It is not just about the nostalgia, or language and the capability to understand it, but also about where this leads us to.  Do we need to change Shakespeare, Keats, Chaucer and Jane Austen for modern audiences too?    Leave them alone, celebrate their language and their setting and the context in which they were written, they are history and should never be rewritten or we will lose the whole reference for that period in time.


I’ve been writing on and off for years.

I wrote 1/2 a novel in 2002 but ran out of steam and actually, I had trouble writing dialogue.

The idea for that one is still parked and I’ll probably have another crack at it one of these days, sooner rather than later I think. I was a little disturbed to rent a DVD with a similar plot line (although different setting) which tells me I’m on the right track anyway.

So, back to the story

I’ve been telling my daughter bedtime stories since she was in a grown up bed at 2 years old – by chance, I hit on a formula first time that really worked for her and I made up a ton of stories around a theme (most of which I’ve totally forgotten but they can be recreated easily enough). They even work for my 9 year old step daughter, although her imagination runs wild and she wants the story to go places I don’t think of (magical horses, mostly). Its good material though 😉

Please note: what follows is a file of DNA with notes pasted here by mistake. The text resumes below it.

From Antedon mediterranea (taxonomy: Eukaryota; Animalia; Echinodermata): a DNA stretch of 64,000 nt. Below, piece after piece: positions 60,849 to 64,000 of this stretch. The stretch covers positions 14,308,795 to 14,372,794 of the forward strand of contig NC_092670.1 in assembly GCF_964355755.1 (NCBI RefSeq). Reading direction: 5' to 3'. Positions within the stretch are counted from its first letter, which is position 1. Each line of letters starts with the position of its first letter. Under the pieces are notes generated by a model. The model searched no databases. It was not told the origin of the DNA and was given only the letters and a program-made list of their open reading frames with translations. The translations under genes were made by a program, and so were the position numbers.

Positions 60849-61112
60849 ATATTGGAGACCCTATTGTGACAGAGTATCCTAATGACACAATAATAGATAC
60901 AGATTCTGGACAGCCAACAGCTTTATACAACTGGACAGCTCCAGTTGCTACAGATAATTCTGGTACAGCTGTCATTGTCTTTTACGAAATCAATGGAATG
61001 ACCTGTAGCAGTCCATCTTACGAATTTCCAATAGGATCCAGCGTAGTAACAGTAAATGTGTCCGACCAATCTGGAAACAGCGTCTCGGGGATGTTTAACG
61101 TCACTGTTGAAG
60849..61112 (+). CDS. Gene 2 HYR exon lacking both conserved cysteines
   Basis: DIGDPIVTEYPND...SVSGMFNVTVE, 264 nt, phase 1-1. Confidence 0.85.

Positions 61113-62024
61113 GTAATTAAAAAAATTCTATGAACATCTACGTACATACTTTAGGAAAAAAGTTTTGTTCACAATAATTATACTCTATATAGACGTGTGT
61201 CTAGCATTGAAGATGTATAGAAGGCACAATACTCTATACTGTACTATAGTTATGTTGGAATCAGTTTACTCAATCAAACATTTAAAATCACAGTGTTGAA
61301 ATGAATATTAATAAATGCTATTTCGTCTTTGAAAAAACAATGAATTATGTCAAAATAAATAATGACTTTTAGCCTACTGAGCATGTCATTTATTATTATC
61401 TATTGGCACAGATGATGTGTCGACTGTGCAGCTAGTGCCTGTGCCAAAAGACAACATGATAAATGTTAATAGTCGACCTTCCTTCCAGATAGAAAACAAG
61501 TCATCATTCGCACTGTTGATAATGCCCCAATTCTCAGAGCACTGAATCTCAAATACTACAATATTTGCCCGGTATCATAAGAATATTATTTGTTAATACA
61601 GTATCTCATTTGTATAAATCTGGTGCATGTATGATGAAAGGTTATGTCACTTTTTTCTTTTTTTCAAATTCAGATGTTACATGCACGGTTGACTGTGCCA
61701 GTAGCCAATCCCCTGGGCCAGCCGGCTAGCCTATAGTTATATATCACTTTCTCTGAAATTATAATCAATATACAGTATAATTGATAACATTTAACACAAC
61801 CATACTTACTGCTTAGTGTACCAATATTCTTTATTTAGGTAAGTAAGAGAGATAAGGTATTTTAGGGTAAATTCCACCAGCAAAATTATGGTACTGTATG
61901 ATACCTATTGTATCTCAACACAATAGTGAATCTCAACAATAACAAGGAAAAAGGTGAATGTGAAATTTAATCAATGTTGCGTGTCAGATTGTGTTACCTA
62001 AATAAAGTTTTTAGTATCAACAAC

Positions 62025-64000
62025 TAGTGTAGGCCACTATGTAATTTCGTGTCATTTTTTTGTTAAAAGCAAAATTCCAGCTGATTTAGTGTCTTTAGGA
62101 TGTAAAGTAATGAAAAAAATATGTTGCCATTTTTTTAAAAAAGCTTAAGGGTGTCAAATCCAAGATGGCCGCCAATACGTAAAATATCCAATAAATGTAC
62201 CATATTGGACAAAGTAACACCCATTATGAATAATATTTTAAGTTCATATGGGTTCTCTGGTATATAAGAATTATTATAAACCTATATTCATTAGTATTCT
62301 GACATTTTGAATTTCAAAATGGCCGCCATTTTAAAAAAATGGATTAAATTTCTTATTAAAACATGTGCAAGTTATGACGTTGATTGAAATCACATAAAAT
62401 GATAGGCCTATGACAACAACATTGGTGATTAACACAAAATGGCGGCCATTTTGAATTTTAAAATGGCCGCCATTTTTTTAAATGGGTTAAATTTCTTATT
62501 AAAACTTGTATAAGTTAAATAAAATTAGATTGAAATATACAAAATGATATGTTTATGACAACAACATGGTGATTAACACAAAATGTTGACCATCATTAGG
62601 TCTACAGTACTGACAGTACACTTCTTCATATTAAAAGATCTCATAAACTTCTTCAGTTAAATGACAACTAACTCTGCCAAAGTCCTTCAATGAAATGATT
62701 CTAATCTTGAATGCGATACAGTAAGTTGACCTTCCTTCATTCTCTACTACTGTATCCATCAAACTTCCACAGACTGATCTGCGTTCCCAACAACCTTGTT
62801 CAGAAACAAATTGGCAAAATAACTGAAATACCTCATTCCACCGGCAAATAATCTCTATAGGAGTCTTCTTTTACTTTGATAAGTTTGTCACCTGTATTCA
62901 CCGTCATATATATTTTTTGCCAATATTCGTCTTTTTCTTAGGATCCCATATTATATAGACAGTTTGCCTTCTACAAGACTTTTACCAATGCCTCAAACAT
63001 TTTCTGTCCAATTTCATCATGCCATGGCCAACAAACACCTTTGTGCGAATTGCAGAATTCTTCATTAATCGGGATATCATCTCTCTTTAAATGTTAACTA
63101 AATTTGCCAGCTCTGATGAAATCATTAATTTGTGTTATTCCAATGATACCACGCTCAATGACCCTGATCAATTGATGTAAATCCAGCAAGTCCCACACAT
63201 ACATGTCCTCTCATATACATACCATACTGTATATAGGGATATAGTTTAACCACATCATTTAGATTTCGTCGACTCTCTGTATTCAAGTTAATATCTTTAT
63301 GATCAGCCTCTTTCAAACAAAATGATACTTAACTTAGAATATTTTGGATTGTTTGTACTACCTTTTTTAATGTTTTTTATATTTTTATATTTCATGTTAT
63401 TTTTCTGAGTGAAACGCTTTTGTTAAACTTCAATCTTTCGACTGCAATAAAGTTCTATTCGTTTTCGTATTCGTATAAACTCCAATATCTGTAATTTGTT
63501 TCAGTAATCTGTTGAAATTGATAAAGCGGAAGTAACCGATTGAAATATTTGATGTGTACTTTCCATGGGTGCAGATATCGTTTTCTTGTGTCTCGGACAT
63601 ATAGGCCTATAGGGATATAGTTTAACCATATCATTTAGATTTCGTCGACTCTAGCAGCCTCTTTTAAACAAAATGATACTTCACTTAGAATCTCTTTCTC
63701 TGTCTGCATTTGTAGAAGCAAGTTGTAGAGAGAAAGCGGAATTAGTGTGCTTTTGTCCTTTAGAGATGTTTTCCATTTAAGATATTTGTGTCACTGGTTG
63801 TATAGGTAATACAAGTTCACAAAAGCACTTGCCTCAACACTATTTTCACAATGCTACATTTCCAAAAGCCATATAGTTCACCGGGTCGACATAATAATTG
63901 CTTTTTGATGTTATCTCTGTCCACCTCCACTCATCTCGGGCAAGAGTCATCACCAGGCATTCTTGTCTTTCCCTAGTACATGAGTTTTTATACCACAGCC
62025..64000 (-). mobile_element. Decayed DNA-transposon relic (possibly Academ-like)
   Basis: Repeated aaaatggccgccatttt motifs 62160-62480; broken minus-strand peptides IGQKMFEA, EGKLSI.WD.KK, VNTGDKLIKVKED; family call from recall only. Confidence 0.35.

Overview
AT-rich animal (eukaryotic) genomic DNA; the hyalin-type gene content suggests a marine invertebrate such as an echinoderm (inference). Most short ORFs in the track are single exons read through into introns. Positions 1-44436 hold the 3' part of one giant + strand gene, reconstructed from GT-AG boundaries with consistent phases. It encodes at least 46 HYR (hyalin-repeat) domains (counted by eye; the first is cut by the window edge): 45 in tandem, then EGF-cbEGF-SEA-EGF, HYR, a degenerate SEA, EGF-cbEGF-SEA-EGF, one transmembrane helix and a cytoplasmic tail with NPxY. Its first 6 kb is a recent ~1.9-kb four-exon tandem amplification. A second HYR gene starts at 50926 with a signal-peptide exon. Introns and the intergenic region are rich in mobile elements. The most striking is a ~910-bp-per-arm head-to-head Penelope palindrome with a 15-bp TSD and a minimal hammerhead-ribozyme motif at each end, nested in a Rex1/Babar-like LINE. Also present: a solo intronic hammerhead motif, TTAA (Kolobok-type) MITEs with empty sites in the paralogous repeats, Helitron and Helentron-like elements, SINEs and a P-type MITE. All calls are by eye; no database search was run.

My father used to do the same for me and my sisters when we were little (although I only recall him doing that when we were on holiday, possibly because he was working late and didnt get back for our bedtime when we were small) but he did them in nightly chapter format with a classic cliffhanger so we always wanted more.

Well, mine aren’t like that – they’re one-a-night, simple five or so minute stories that would be good for children to have read to them until they were about seven ish, when they could read them themselves.

I finally wrote one of these stories down and it was much harder and more time consuming than I thought – its hard to know where to draw the line between simplicity and colourful description and scene setting dialogue. Do kids even care about that stuff? So its done, second draft (Jay did the first review and I’ve made those changes) and now I need to write a couple more so I can have enough material to approach an agent to see what they think.

I know getting a book published is a matter of persistence and not worrying about rejection, but even so, this is the daunting part.